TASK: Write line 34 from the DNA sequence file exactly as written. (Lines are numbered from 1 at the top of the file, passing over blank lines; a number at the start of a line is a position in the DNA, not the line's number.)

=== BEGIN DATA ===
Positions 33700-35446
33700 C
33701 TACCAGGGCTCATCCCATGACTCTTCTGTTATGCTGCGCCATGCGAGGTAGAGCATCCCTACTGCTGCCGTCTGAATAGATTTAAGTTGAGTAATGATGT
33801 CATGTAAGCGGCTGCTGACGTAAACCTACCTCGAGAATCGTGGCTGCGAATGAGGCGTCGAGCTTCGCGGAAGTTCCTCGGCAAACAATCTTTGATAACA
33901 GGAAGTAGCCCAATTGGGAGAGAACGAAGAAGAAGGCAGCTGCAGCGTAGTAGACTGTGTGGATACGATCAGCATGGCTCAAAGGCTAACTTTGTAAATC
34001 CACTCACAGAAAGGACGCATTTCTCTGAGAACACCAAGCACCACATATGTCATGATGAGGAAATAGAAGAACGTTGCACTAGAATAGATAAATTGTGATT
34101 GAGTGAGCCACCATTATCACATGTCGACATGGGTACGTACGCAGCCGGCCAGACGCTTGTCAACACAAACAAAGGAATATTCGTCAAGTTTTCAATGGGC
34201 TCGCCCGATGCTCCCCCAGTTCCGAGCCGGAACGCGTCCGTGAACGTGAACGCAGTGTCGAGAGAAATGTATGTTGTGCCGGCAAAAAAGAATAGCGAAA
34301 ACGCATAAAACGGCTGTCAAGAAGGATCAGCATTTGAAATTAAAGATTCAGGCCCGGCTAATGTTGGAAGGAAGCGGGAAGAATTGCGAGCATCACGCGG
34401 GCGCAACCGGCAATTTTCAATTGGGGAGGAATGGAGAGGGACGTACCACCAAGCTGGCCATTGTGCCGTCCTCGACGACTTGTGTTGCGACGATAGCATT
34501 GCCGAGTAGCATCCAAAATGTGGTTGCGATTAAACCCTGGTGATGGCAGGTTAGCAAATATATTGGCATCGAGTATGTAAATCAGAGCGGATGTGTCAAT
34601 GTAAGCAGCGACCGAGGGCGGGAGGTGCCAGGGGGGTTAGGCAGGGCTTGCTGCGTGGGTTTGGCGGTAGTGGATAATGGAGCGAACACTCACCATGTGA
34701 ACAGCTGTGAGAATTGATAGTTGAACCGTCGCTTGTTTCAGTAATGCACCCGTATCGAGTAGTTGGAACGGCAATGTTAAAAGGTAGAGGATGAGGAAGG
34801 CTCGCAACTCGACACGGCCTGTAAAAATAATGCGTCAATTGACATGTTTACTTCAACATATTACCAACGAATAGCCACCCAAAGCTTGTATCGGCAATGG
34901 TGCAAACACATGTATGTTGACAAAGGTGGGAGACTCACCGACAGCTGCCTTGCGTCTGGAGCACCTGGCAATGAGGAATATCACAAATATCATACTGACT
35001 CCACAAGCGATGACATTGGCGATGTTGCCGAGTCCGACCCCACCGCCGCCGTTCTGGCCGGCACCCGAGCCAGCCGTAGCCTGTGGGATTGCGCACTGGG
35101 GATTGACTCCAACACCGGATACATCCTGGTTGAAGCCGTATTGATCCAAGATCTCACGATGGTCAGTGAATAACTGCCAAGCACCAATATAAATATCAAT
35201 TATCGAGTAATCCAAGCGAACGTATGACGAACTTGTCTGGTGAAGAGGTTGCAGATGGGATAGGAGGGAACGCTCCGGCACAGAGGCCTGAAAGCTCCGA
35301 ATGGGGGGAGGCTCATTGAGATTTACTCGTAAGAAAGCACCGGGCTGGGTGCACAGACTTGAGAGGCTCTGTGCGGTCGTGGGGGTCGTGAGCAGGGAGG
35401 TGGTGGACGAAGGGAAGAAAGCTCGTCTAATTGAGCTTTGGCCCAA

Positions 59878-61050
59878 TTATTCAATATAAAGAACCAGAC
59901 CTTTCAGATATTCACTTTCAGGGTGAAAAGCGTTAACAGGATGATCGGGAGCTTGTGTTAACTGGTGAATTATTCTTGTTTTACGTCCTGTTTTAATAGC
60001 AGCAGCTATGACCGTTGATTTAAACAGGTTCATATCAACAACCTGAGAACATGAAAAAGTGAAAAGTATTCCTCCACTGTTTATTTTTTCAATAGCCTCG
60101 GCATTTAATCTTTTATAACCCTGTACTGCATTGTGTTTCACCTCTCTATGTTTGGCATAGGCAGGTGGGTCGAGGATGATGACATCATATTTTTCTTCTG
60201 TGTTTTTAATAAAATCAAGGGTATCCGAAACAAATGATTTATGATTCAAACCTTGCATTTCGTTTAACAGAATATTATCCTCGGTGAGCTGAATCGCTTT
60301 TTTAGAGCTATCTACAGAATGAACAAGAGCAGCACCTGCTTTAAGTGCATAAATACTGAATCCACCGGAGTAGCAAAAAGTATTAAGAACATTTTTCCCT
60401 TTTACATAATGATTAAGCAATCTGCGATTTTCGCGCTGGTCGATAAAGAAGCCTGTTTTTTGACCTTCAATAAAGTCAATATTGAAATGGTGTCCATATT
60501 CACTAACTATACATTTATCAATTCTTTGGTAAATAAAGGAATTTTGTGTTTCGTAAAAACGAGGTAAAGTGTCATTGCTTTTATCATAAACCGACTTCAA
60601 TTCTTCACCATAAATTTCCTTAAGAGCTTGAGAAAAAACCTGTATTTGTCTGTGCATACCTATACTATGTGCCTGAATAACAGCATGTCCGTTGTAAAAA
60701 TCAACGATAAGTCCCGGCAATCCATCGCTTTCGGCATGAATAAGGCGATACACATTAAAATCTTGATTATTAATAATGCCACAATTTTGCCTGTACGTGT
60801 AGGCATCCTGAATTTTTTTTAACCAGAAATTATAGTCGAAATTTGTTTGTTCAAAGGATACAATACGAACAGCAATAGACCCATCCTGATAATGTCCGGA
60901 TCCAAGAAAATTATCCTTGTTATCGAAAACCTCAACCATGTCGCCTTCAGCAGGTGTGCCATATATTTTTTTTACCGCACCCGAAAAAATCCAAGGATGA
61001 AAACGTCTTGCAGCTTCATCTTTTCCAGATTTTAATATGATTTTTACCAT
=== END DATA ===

61001 AAACGTCTTGCAGCTTCATCTTTTCCAGATTTTAATATGATTTTTACCAT